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Preliminary Budget Forecast for Cook County FY2024 Shows Lower “Gap” than Previous Years


Cook County, IL-(ENEWSPF)- The Cook County budget will likely still not be balanced in the 2024 fiscal year, but the budget gap will be smaller than before. So says Cook County President Toni Preckwinkle in a statement released this week.

Cook County Board President Toni Preckwinkle today unveiled the preliminary forecast for the County’s Fiscal Year 2024 showing a projected gap of $85.6 million which is down significantly from the height of the pandemic and its $409.6 million gap. The $3 million projected hospital system gap represents the lowest of President Preckwinkle’s administration.

In the face of multiple economic risks and budgeting challenges, Cook County has seen its bond rating upgraded, successfully pushed for legislation to fully fund pensions in 30 years, built up its reserve funds and developed hundreds of millions of dollars in equity programs and pandemic relief. This has all been accomplished while putting forward balanced budgets with no increases to existing taxes.

The preliminary forecast report presents a mid-year projection of year-end revenues and expenses for FY2023. The report also presents an initial forecast for FY2024 revenues and expenses for the General Fund and Health Enterprise Fund, the County’s two major operating funds.

“Years of hard work have put us in a strong fiscal position. This is one of the smaller gaps of my administration and we are proud of what we have done to create this sturdy financial foundation. We have done this while shoring up Cook County’s pension, expanding equity, managing pandemic relief and navigating the ever-changing national economic climate,” President Preckwinkle said.

Preckwinkle noted the County remains on solid financial footing while also making major investments in small business assistance, emergency rental programs, violence prevention, environmental improvements, infrastructure upgrades, economic development and digital equity in FY2024.

Federal Pandemic Relief, Equity Fund and Pension Reform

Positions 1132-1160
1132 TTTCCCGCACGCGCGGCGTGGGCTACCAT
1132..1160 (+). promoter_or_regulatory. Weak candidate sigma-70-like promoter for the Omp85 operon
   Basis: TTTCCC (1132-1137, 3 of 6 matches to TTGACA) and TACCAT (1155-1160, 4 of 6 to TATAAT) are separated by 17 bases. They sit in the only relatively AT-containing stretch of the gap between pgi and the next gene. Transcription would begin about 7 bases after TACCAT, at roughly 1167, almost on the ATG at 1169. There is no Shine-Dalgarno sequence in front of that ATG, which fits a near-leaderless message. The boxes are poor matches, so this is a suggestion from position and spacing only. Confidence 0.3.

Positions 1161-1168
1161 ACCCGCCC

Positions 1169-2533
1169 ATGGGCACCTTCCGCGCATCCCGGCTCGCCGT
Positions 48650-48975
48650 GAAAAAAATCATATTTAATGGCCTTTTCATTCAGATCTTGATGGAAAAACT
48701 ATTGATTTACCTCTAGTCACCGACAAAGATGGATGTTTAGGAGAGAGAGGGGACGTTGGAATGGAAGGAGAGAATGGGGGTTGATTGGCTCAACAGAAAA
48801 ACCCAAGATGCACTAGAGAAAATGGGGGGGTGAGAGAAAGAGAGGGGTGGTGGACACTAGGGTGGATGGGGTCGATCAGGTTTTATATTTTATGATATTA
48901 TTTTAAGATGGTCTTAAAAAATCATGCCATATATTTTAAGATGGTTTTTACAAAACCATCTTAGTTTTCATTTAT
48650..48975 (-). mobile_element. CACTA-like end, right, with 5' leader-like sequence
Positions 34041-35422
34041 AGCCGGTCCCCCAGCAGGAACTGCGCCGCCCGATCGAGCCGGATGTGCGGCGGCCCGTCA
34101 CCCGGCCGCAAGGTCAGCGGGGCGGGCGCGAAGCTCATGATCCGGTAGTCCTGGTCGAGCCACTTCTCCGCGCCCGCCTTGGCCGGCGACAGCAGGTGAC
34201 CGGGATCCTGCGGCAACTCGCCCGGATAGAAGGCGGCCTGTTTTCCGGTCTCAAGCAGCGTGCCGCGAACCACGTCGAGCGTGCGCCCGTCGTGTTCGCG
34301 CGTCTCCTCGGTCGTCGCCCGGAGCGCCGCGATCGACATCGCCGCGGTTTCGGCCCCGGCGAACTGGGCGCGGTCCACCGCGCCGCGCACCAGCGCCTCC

Cook County directly received over $1 billion from the federal government through the American Rescue Plan Act (ARPA) and has coordinated an extensive process to develop a responsible, comprehensive and equitable spending plan. Over the next three-to-five years, the County will be investing $700 million, roughly 70% of the federal funds received, in community programs for County residents and businesses.

By prioritizing equity throughout the budgeting process, Cook County is strategically investing in communities using a holistic approach to support both immediate recovery needs and long-term transformative initiatives. This includes the nation’s largest publicly funded guaranteed income initiative, millions of dollars for economic development and small business grant programs as well as housing assistance, utility bill assistance and its program to abolish up to $1 billion medical debt. Hundreds of millions of dollars in additional funding will be going to healthcare and health access initiatives, justice initiatives, violence prevention programs, infrastructure improvements and environmental projects.

The County is also addressing disparities and disinvestments through the Cook County Equity Fund. The Fund is enabling important work in the justice system, public safety, health, housing, economic opportunity, community development and social services to benefit historically marginalized communities. With this work, the Equity Fund has the potential to transform communities through direct reinvestment and allocation of resources.  The County is committed to building on progress to date in Fiscal Year 2024.